Surekha Ragavan
Jul 23, 2018

Indonesia looks ahead to major events

The country is trying to look beyond Bali to position itself as a valuable player.

Indonesia looks ahead to major events

The year has hit its mid-point but Indonesia has yet to see off its two biggest events of the year – the 2018 Asian Games and the Annual Meetings of the International Monetary Fund (IMF) and World Bank Group.

The former will bring in something upwards of 45,000 delegates and athletes (excluding spectators) in Jakarta and Palembang and the latter will see over 15,000 delegates take over Bali.

One of the reasons Indonesia remains an attractive destination for business events is its relatively cheap costs compared to competitors in the ASEAN region like Singapore and Bangkok.

“For the Asian Games, for example, room rates including tax and service, breakfast, and laundry is less than US$50 a night,” said Indra B. Sukirno, executive director and CEO for Jakarta Convention & Exhibition Bureau, at DestinASEANplus2018.

While infrastructure and technology are becoming more sophisticated in Jakarta, one issue that seems far from being solved is its road traffic. “We simply cannot avoid this problem,” said Sukirno. “We can hardly have more than two appointments in a day because you simply cannot move with all the traffic.”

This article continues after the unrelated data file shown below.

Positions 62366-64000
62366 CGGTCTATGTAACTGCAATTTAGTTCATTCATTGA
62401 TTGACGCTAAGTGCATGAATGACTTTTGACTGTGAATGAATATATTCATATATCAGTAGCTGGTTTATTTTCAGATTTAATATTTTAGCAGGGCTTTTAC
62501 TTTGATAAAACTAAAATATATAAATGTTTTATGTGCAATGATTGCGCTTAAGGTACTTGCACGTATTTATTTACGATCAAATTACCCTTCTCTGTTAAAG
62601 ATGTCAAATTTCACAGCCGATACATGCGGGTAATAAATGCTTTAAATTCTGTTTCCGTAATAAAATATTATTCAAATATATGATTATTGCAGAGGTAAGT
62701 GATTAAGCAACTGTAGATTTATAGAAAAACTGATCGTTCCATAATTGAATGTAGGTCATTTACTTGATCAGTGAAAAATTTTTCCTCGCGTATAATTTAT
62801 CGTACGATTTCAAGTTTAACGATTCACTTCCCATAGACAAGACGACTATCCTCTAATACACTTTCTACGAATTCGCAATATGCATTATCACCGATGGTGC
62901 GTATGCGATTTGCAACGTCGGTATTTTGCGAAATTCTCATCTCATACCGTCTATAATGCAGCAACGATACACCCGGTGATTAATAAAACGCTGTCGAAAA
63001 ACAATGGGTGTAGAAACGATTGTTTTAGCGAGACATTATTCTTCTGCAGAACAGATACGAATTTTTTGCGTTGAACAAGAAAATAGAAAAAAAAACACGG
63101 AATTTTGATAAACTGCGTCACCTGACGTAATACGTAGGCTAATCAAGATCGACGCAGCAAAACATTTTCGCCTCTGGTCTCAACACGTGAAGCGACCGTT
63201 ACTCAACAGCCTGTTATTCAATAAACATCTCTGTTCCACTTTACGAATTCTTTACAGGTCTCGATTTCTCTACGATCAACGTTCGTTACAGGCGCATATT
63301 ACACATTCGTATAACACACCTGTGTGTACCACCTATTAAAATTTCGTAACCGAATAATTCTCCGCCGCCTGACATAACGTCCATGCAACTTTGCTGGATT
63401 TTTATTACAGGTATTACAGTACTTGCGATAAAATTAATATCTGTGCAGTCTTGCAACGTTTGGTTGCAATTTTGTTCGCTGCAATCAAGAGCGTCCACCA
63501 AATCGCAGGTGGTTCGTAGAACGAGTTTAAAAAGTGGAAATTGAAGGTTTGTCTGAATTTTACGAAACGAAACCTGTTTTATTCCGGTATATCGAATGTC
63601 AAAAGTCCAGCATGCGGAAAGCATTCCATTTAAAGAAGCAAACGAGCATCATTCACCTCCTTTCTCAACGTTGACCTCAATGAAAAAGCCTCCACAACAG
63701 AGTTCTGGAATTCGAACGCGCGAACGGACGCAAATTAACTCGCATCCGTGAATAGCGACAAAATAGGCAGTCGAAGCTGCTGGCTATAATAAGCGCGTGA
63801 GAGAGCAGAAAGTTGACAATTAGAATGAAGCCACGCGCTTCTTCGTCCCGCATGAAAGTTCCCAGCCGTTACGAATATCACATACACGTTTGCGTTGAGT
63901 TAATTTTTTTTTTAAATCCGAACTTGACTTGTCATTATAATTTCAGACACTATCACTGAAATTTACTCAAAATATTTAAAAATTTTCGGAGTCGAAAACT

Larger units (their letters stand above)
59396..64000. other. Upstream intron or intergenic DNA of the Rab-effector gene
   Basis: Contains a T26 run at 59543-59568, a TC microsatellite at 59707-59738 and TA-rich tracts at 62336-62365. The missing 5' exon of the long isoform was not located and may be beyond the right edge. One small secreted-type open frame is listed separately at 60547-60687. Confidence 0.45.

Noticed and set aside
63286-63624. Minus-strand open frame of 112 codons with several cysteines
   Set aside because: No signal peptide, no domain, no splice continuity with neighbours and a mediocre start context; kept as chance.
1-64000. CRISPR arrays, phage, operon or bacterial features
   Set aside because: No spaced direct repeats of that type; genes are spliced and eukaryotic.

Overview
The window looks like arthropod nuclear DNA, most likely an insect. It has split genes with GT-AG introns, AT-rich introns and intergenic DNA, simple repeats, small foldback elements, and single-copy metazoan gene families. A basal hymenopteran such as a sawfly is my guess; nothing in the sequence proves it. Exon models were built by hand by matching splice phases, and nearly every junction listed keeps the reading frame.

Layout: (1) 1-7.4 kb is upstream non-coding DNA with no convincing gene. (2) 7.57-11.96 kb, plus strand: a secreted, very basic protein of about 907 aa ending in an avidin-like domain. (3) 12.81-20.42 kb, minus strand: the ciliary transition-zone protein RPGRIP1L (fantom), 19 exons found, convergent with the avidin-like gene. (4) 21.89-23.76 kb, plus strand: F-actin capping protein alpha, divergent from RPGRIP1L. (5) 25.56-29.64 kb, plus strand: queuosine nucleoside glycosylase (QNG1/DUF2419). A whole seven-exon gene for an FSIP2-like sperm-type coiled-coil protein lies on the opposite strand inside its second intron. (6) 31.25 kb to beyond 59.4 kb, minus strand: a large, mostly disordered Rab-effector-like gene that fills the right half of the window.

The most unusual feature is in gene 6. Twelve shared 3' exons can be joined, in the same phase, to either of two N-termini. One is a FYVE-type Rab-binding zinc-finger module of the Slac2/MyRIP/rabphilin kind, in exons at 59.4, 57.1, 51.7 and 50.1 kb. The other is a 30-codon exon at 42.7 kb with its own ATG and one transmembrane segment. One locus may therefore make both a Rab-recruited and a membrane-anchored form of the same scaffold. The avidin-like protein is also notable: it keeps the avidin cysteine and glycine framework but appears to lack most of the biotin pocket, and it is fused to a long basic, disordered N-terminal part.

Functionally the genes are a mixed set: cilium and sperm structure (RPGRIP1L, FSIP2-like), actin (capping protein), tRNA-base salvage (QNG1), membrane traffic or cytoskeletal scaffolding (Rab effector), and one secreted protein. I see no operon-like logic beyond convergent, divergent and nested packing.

However, with the opening of Indonesia Convention Exhibiton in the self-contained town of BSD Tangerang, delegates have the option of putting up in greater Jakarta during their event without traveling in an out of traffic in the central business district. Alam Sutera in the Banten province – also in greater Jakarta – will look to build conference facilities that will be ready by December 2019.

Additionally, the MRT rail project – slated to be completed in 2019 – will aim to alleviate road congestion and ferry delegates between Tangerang and Jakarta in under 30 mins. The same journey now can take more than an hour by car.

Something else that needs to be fixed is the ministerial mindset of equating business events to tourism. Sukirno said that the government is fixated on visitor numbers rather than trade value of events.

For instance, the 6000,000 Australian tourists who enter Indonesia – primarily based in Bali – who spend an average of US$1,000 each are prioritised over smaller delegate groups who spend US2,500 each.

Sukirno hopes that with more awareness about the value of the industry, Indonesia will position itself as a valuable player in the region, especially for international events.

"We’re always trying to attend international expos and trade shows to bring more meetings here,” said Wini Yoniton, executive director for Indonesia Exhibition Companies Association (IECA). “If an association has a rep in Jakarta, we want to try and get them to hold their annual meeting here."

Source:
CEI

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